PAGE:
So where am I going with this? Home School Enrichment Magazine! I don’t know how many times my parents, unsure of our decision to homeschool, have picked up that magazine and thumbed through it’s pages at a birthday party or dinner. I’ve given them to friends and family that have been curious about homeschooling. I’ve found interesting points of view and new blogs to follow from their pages. Not to mention the “normal” feeling you have from seeing it in print!

Here’s the best part! Click THIS LINK and start your subscription to Home Education Magazine for only $16.97!

Renaissance Faire!

The Renaissance Faire is a great place to learn about the Shakespearean times! And here in Southern California they have a special “school groups” day to attend. Check out their website for details about what’s different on school day and how to order tickets.

The Renaissance Faire School Day!

A Highlight

I was at Walmart yesterday buying some things for today’s Drama Club and the man in front of me at the register asked if I was doing an art project. I told him no, the stuff was for a homeschool drama club we started. He smiled and said “That’s something the schools don’t do much of anymore, the arts.” I told him that’s one of the great things about homeschooling, when we want something we just create it. He agreed that was pretty cool.
It was refreshing to hear someone’s first response to homeschooling be a positive one. And it made me think . That really is one of the best things about homeschooling. We don’t need to petition anyone or get any bureaucracy to go along with an idea. We don’t need permission at all. We just see what we need and make it happen, either in our own homes, at the park, or wherever!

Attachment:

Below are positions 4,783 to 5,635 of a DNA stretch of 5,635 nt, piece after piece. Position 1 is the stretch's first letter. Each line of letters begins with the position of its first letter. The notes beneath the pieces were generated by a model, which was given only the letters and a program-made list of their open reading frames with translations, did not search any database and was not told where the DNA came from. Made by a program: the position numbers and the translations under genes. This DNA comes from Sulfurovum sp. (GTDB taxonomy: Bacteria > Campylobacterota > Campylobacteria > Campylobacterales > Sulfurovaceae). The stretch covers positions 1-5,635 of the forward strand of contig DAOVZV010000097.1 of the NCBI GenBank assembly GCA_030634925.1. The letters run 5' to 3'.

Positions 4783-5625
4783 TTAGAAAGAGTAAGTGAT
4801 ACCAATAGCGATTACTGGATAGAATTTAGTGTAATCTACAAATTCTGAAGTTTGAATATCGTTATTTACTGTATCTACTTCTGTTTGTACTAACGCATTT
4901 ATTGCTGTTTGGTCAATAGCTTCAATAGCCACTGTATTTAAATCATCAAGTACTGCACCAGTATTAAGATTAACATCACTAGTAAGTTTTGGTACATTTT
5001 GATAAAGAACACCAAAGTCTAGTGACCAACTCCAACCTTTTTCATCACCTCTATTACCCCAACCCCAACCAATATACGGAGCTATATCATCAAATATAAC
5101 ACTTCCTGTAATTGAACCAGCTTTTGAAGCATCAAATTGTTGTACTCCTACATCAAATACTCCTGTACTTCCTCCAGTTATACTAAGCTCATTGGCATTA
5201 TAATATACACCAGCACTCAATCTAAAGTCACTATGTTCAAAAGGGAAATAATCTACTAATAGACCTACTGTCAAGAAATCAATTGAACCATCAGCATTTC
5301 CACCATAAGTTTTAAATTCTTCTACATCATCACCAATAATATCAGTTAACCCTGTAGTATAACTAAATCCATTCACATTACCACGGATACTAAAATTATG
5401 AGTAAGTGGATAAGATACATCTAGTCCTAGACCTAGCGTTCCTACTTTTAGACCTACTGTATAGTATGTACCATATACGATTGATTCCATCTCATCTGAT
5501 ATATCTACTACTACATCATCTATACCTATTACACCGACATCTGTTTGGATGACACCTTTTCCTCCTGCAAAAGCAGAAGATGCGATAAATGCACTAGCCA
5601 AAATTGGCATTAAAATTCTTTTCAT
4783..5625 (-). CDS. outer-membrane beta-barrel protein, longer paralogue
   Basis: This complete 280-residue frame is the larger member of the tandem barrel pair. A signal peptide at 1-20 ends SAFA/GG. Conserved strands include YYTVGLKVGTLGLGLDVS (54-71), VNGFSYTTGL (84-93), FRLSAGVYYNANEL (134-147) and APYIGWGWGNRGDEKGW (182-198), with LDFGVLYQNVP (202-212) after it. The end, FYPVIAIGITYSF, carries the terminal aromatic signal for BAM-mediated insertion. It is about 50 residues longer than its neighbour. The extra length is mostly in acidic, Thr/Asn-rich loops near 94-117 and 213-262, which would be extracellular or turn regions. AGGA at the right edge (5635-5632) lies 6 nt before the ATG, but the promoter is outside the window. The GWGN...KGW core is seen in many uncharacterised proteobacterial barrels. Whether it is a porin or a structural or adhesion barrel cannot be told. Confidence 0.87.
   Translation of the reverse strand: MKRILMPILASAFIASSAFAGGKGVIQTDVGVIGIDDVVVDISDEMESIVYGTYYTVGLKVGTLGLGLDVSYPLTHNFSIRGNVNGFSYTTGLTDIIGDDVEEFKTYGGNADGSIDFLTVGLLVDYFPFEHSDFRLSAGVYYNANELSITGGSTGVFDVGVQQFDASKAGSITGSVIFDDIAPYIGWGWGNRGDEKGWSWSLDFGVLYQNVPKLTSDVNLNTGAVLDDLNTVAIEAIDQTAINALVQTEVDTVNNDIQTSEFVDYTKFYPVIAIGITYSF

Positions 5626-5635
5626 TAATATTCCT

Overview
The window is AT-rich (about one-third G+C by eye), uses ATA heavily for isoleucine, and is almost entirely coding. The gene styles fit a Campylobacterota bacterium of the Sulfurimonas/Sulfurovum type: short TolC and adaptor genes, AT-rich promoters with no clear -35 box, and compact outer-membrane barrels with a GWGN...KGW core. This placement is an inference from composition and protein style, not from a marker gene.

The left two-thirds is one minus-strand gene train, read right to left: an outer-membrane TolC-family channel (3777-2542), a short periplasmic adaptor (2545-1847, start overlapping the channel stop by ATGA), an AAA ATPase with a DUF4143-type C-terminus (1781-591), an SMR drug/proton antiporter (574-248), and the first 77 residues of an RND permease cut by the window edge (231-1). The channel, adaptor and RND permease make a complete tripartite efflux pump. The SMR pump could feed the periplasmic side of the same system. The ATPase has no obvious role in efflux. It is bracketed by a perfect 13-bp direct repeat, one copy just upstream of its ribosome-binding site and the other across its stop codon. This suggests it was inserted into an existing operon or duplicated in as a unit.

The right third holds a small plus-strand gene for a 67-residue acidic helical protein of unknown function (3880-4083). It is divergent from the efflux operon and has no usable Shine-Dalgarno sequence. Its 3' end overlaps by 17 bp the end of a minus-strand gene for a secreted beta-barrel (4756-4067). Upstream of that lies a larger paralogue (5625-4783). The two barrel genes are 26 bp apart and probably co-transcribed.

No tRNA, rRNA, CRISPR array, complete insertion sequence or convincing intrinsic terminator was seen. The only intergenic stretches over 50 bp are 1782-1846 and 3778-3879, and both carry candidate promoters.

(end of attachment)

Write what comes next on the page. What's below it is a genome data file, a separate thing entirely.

The Game

Recently, a friend agreed to help my sons get better at motocross. He raced a lot when he was a kid and thought he could help them a bit on the track. Little did he know that he would be helping me as well.

It’s all a mind game.” Racing really is one of those mind game things. One of the biggest things holding you back may not be your skill, but you mindset, your fear; fear of failing, fear of the riders around you or that they are better than you are. Those riders probably think the same thing about you. If you think they are the best, you are probably closer to winning. It sounds so corny, doesn’t it? But it works. Confidence is the key to winning. You can’t go out there thinking you’re just going to finish and not fall and then end up winning no matter how great your skills are. Leave the gate feeling on top of the world and you’re more likely to get to the finish line first. It’s crazy.